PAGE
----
The method used surely limits the size of the search area that they can cover each daily. Because of cold weather approaching, the demining operations can only last another month and a half or so. Once snow falls and they cannot see the ground, or it is cold enough and the ground freezes, the demining will have to stop for months.

    A challenge for the demining crews is that they do not know where the mines were placed/planted, and in the case of Arrow Head Hill, since it was a combat area, the likelihood is that they were planted randomly and in the a mutual defense pattern based on where the troops were over 60 years ago. The demining experts' best guess is that the mines are along where the trenches surrounding Arrow Head Hill were, which was a major transportation route for combat forces under the hail of gunfire during the war. According to the commander of the southern demining operation, "We are going to conduct search operations along the trench. From there, we are going to expand the search area incrementally. It is like using previous pathways before venturing into a new area."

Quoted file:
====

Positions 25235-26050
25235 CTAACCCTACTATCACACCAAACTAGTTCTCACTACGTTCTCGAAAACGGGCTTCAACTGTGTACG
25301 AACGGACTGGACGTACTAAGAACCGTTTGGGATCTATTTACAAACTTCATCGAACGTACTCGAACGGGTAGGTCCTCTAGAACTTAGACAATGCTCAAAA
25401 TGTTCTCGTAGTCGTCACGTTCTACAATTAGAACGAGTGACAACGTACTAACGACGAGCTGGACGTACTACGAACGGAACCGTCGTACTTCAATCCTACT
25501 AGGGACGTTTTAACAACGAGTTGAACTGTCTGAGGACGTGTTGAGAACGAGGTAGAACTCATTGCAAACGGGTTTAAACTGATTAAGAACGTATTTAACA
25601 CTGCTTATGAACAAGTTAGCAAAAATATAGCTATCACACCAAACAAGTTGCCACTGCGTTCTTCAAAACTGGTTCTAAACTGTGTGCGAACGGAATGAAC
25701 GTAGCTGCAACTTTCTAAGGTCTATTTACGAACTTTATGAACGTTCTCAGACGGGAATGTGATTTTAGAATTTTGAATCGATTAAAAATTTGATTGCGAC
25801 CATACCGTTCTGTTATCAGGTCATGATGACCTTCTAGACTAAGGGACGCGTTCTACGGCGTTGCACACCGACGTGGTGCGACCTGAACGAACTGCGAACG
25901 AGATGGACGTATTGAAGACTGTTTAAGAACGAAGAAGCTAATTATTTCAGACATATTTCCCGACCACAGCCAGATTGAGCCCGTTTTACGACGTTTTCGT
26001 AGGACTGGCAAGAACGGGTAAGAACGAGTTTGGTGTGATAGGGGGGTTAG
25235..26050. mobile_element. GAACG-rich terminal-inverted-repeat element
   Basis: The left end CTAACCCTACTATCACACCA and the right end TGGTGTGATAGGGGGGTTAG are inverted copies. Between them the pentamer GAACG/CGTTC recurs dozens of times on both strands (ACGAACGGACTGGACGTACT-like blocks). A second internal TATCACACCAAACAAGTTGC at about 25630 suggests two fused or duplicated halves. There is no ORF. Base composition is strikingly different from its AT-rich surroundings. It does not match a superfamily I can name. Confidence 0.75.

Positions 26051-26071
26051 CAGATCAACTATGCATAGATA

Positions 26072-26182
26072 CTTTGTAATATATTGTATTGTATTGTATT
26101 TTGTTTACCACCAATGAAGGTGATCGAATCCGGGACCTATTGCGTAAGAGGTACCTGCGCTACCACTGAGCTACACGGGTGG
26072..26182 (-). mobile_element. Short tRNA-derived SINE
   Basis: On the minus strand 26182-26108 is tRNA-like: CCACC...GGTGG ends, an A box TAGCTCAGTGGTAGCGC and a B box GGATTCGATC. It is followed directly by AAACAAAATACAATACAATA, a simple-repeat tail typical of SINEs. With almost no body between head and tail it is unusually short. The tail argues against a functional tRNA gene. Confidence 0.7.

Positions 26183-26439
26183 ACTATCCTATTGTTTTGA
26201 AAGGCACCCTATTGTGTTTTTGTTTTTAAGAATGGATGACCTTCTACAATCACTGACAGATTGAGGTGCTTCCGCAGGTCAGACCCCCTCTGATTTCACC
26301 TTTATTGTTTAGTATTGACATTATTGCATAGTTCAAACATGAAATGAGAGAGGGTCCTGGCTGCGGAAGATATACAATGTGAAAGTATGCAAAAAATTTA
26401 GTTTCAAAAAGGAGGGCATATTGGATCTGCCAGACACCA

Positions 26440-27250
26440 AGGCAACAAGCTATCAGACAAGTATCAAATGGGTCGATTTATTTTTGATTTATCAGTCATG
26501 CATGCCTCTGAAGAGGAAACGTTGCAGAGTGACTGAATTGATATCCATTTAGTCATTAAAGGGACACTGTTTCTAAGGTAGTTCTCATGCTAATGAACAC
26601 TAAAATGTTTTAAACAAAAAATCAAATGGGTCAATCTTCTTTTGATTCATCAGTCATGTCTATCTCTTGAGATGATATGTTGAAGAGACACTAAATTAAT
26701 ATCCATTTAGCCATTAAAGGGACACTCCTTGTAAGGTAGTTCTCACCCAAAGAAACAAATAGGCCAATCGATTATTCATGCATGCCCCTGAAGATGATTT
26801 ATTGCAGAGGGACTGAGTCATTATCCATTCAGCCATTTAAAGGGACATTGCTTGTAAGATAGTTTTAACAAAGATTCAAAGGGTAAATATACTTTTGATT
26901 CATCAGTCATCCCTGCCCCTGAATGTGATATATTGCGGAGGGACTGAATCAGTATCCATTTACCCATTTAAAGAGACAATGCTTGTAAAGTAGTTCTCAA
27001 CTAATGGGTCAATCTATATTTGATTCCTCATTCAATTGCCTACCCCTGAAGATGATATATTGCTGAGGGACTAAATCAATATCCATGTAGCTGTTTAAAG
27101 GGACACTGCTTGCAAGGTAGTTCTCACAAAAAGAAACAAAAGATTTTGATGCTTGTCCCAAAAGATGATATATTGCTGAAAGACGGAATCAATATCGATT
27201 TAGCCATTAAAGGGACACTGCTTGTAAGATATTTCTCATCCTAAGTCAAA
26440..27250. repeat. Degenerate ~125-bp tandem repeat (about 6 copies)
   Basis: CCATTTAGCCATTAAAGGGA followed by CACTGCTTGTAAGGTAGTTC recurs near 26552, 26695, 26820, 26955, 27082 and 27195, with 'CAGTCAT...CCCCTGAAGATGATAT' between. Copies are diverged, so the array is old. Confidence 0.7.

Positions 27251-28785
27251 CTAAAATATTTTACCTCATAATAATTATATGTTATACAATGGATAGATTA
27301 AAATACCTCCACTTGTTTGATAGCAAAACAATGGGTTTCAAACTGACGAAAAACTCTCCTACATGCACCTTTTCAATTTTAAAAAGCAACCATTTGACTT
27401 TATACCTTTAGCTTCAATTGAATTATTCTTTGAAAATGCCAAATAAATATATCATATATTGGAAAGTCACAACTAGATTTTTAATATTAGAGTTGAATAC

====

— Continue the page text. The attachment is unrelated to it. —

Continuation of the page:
Personnel from the United Nations Command, which controls the DMZ, watch the demining area at the entrance of the restricted zone and monitor convoys carrying mine-removal equipment. This last sentence is all I could find that indicated that perhaps some mechanical devices were being used.

    Note: This method is not much better than what I learned in the infantry back in the 1980s.

    JE comments: This, my friends, is not the job for me!  These deminers are the bravest of the brave, and unsung heroes.